Chalk Full of Paint Ideas

Chalk paint is a fun way to dress up almost anything with a little bit of charm and character by giving it an antique or distressed look. The appealing look about it is the very flat, lack of sheen on it. As odd and bland as that sounds, it makes bold colors look amazing and it means that you can put a fresh coat of paint on something without getting the cheesy look of a shiny new paint job. It’s a very simple and elegant look and allows some room for creativity to add detail where you want to draw attention.

There are name brands of chalk paint sold in craft and home improvement stores, but being the budget-friendly girl that I am, I’m always looking for the cheapest way to do things so this post includes a simple (and cheap) homemade recipe and some instructions. For those of you who would rather just buy the paint and follow the instructions, I’ve also included a few helpful links for some quality chalk paints and supplies.

The homemade chalk paint recipe is simple. I just buy the cheapest brand of paint in the color I want since I’m about to dump ingredients in it anyway. Don’t forget that the home improvement stores will color match any brand for you so you can choose any color from any paint brand and ask them to match it and make it with the cheapest paint brand they have in flat. Keep in mind you will be dumping plaster and water into your paint so I would not recommend spending a lot, but hey, that’s just me. This particular color is called “cottage white”. It’s my favorite white to chalk paint in for furniture. 

Chalk Paint Recipe

•8 oz paint
•2 tbsp. dry plaster paris
•2 tbsp. water

This is a very small portion and is actually the exact amount of paint in one of the $3 sample jars at Home Depot so if it is a small project I buy one of those and if it is larger I buy a whole can of paint and I just multiply out portions for my project. When you mix these ingredients together it should feel thinner than normal paint consistency, and of course, it will also feel grainy.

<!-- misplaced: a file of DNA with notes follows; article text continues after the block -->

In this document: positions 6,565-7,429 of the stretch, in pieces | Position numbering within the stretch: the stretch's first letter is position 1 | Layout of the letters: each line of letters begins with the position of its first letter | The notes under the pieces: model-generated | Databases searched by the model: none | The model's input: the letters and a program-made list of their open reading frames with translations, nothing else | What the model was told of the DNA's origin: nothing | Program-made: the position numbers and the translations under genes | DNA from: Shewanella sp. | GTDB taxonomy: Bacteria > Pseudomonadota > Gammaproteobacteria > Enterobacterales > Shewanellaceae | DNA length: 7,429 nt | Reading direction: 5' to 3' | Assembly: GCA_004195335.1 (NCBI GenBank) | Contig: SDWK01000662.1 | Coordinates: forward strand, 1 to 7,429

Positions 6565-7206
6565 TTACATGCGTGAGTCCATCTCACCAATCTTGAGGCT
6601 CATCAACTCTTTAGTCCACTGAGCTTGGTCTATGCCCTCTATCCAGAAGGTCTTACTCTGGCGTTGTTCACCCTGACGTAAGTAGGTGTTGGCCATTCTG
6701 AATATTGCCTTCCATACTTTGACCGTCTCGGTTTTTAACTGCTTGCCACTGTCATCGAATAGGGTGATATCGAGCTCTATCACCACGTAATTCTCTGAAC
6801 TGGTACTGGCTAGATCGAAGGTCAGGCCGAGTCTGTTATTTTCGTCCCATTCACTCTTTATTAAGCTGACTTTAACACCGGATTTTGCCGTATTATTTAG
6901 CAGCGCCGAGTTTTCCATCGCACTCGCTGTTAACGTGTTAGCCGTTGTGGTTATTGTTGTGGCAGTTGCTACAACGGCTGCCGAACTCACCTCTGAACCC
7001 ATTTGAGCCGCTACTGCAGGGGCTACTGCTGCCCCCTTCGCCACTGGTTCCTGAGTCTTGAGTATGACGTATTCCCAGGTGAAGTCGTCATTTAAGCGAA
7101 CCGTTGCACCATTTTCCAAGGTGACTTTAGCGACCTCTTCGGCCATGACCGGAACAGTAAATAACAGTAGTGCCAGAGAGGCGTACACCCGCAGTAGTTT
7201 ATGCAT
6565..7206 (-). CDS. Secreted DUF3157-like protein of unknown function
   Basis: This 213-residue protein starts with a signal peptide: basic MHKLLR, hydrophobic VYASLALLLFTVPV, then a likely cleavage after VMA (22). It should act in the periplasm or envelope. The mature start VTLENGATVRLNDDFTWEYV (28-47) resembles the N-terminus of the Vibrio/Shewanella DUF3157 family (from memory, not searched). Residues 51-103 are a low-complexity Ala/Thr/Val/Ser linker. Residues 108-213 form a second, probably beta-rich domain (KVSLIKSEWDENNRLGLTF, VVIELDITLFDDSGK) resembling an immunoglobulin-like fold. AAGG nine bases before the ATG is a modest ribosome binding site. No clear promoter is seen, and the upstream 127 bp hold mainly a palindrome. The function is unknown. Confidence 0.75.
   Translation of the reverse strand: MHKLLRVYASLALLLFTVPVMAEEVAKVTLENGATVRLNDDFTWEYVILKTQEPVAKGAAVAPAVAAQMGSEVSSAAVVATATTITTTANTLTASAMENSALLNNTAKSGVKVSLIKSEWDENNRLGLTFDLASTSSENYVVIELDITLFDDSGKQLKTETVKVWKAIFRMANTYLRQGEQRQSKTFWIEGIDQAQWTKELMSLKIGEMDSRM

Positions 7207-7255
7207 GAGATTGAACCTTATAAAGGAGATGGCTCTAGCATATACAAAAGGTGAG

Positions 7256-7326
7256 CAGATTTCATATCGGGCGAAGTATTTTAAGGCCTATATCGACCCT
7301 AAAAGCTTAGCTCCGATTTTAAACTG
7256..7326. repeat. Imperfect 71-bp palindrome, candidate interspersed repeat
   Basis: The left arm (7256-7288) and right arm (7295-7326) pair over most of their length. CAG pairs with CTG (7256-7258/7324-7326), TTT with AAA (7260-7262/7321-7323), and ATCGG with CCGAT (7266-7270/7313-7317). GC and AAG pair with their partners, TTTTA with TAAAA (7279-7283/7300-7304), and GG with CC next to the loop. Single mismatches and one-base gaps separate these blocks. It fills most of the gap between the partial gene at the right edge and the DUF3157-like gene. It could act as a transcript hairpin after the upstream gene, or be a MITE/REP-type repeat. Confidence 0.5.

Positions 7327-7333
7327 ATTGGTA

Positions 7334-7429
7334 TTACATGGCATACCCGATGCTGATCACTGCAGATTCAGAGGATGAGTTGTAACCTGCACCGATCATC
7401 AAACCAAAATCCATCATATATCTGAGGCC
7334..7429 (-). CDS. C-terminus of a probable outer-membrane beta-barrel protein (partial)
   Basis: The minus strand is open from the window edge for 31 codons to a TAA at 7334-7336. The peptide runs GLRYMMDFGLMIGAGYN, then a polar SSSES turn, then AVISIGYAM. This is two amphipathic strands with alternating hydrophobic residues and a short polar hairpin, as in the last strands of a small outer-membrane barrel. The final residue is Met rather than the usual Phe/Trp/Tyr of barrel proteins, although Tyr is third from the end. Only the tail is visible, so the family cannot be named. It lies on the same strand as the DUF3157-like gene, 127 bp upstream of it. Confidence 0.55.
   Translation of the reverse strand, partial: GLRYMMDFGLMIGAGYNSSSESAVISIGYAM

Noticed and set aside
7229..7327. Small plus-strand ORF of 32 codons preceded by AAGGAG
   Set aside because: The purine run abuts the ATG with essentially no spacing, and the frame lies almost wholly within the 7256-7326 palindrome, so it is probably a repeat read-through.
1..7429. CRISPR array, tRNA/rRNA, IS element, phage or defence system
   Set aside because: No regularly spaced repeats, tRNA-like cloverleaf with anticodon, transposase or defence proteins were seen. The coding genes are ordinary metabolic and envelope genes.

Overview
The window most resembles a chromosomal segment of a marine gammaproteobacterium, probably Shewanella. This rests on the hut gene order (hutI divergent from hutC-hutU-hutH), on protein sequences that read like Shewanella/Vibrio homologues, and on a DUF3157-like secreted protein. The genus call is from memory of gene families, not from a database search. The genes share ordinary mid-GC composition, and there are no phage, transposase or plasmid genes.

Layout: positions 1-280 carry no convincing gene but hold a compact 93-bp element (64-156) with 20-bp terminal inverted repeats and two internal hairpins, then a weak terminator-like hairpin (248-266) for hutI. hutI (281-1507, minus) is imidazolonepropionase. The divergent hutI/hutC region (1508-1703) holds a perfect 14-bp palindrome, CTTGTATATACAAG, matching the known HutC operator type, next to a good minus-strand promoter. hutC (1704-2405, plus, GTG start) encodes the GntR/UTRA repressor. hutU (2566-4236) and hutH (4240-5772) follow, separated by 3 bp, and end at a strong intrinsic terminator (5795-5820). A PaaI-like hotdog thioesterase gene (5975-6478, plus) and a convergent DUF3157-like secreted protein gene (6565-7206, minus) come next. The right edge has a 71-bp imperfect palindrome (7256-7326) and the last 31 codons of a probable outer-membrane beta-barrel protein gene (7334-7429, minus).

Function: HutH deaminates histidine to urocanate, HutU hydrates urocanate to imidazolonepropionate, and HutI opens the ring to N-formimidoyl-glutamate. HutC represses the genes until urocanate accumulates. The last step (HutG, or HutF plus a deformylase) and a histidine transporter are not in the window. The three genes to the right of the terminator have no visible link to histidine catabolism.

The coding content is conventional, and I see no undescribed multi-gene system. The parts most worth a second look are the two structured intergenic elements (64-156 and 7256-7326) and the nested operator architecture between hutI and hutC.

Before you paint

One of my favorite parts about chalk painting is that you don’t have to do a lot of prep work. You don’t have to sand down the wood or take off any other finish. You do need to check for any sticky labels, or substances to be removed. Goof Off is a great remover for that sort of thing. I remove any hardware and usually paint them in a contrasting metallic or black color. Last, I spray the whole piece with a primer. The primer serves three purposes.

  1. It gives the chalk paint an even, balanced surface to adhere to
  2. It ensures a balanced undertone beneath the paint
  3. It gives you a base color to draw out when you distress the piece. This feature is really fun when you use a contrasting primer color like red underneath a chalk paint color like white and then distress it enough that a lot of the red comes through.

Once your piece has an even coat of dry  primer, you are ready to paint! Paint using a brush, covering the whole piece in thin strokes. By the time you cover it all it will be time to go around the whole thing again. You will have to resist the temptation to paint with thicker coverage and just keep painting on the thin almost dry strokes around the whole thing. They will dry quickly and as you add more layers it will take on a full, rich tone. When it is completely dry you will want to paint on a wax sealer, or if you prefer a shortcut you can use a satin clear coat spray to protect it and seal the paint in when you are finished. This way you can wipe it down and dust it without disturbing the finish.

If you are not so much into the idea of making your own chalk paint there are a variety of chalk paint brands on the market varying in prices. Whether or not you choose to make your paint, you will need a few basic supplies to get you started on your first chalk paint project. Linked below are a few suggestions. Feel free to comment below if you’d like to share a favorite brand, technique, suggestion or brush type. There are so many ways to do this and I love hearing what other people do.

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